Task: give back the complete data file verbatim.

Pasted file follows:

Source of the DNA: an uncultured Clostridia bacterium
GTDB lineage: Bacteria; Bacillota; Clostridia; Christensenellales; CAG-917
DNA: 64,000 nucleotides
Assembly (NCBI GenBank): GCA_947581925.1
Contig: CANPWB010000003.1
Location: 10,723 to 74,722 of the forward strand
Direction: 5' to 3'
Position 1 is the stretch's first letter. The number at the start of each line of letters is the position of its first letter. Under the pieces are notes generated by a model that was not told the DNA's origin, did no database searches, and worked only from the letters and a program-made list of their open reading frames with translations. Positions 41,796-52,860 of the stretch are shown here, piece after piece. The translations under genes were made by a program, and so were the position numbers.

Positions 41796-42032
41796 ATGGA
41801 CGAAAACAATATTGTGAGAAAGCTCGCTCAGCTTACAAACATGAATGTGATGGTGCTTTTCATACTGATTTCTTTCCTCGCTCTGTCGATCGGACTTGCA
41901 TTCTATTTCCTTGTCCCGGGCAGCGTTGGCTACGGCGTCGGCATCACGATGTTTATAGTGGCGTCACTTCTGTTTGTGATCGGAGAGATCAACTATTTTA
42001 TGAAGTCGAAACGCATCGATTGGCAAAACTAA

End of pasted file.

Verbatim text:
Source of the DNA: an uncultured Clostridia bacterium
GTDB lineage: Bacteria; Bacillota; Clostridia; Christensenellales; CAG-917
DNA: 64,000 nucleotides
Assembly (NCBI GenBank): GCA_947581925.1
Contig: CANPWB010000003.1
Location: 10,723 to 74,722 of the forward strand
Direction: 5' to 3'
Position 1 is the stretch's first letter. The number at the start of each line of letters is the position of its first letter. Under the pieces are notes generated by a model that was not told the DNA's origin, did no database searches, and worked only from the letters and a program-made list of their open reading frames with translations. Positions 41,796-52,860 of the stretch are shown here, piece after piece. The translations under genes were made by a program, and so were the position numbers.

Positions 41796-42032
41796 ATGGA
41801 CGAAAACAATATTGTGAGAAAGCTCGCTCAGCTTACAAACATGAATGTGATGGTGCTTTTCATACTGATTTCTTTCCTCGCTCTGTCGATCGGACTTGCA
41901 TTCTATTTCCTTGTCCCGGGCAGCGTTGGCTACGGCGTCGGCATCACGATGTTTATAGTGGCGTCACTTCTGTTTGTGATCGGAGAGATCAACTATTTTA
42001 TGAAGTCGAAACGCATCGATTGGCAAAACTAA